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Being Bear Safe

Posted by on Jun 23rd, 2012 and filed under News. You can follow any responses to this entry through the RSS 2.0. You can leave a response or trackback to this entry

By Mary O’KEEFE

Bears are part of living in the foothills. The return of Meatball, the bear that was tranquilized and relocated 100 miles away from Crescenta Valley in April, has once again highlighted the fact that bears are simply part of living in Crescenta Valley. And as the meatball loving bear has shown with his April visit to Mayfield Avenue, it is not just residents living at the base of the Angeles National Forest that need to be Bear Smart.

Click on the “colorbook” below for a PDF copy of a Bear Safe colorbook for kids  from the Department of Fish and Game.

colorbook

Here are some tips from the California Department of Fish and Game:

Black bears are generally more docile and non- confrontational than grizzly bears, which no longer exist in California. If you encounter a black bear, give it plenty of room to pass by. Most black bears will try to avoid confrontation when given a chance.

Do not run because you cannot outrun a bear. While they may seem clumsy, bears are surprisingly fast sprinters, reaching speeds of up to 30 miles per hour. Instead, stand and face the animal. Pick up small children so that they don’t panic and run. Give the bear room so that it can avoid you.

If you encounter a bear cub, do not pick it up! You run the risk of being attacked by a protective mother bear. If you think the cub is abandoned, contact the DFG. Orphaned cubs can be captured, rehabilitated and released, but only by organizations with specific authorization. People who pick up bear cubs without authorization may be cited.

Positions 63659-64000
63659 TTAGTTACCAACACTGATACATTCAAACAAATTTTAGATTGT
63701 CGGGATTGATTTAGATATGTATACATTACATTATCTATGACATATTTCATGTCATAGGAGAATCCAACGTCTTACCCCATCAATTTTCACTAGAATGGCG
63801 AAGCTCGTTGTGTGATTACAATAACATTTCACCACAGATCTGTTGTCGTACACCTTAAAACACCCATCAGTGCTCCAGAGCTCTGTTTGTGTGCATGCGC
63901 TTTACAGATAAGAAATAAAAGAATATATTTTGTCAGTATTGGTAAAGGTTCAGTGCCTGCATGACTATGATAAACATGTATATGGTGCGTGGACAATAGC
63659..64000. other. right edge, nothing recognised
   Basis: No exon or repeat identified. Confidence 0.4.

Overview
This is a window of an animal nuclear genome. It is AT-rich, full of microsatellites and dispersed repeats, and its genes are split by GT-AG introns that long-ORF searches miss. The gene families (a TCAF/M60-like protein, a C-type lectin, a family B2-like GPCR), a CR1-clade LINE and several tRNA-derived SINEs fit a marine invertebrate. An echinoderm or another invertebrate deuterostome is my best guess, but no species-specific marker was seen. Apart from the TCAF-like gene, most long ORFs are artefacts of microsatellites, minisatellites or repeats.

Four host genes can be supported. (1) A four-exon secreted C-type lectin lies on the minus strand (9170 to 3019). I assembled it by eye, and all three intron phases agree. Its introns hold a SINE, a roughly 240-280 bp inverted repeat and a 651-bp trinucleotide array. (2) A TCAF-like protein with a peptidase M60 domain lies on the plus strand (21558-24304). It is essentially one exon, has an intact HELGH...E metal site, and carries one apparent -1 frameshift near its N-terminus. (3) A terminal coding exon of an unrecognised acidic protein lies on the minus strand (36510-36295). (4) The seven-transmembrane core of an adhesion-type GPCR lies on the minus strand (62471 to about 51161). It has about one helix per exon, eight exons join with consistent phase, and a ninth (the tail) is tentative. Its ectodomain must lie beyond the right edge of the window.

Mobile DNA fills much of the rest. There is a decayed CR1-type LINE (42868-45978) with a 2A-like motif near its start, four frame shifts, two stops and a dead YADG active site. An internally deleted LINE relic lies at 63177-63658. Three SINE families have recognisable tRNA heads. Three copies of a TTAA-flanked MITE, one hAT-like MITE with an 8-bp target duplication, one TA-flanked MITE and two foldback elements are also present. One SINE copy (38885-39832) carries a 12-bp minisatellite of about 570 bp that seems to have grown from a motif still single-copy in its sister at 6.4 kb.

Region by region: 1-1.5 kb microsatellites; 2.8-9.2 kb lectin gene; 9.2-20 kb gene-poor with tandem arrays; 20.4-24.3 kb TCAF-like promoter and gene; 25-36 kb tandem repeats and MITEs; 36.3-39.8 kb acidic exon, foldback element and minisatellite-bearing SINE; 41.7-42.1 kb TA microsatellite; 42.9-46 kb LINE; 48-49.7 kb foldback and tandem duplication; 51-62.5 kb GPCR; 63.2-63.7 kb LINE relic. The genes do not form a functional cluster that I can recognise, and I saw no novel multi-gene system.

Don’t let it see you as an easy target. Make yourself appear larger – stand up, raise your arms and open your jacket. Yell at the bear, bang pots and pans or whatever objects you have with you, and create a general commotion.

And more tips from www.bearinfosite.com

DO NOT RUN. 
This may stimulate a bear’s instinct to chase and attack.

IF THE BEAR HAS NOT SEEN YOU,
stay calm, and back away slowly and give the bear room to escape. Talk out loud to make sure the bear is aware of your presence.

IF THE BEAR HAS SEEN YOU,
back away slowly while facing the bear. If you have small children with you, pick them up so that they don’t run or panic. Give the bear plenty of room to escape.

TRY TO SHOW THE BEAR
that you may be a danger to it. Make yourself appear larger, stand tall, open a jacket or shirt, yell, bang pots or pans, make a general commotion.

FIGHT BACK IF A BEAR ATTACKS YOU.
Use rocks, sticks, binoculars, cameras or any object that is available.

REPORT AGGRESSIVE BEHAVIOR IMMEDIATELY.
Call your local Department of Fish and Game Monday through Friday between 8:00 AM and 5:00 PM. After hours call the local police or sheriff’s office and ask to be put in contact with the local Department of Fish and Game.


BEARS SEEN WHEN HIKING OR CAMPING

Bears normally leave an area once they’ve sensed a human. If you see a bear, enjoy it from a distance. Aggression by bears towards humans is exceptionally rare.

DO make your presence known by making noise and waving your arms if you see a bear while hiking.

DO keep dogs on a leash and under control. A roaming dog might be perceived as a threat to a bear or its cubs.

DO walk away slowly if you surprise a bear nearby.

DON’T cook food near your tent or store food inside your tent. Instead, keep food in a secure vehicle or use rope to suspend it between two trees.

DON’T climb a tree, but wait in a vehicle or building for the bear to leave an area.

 

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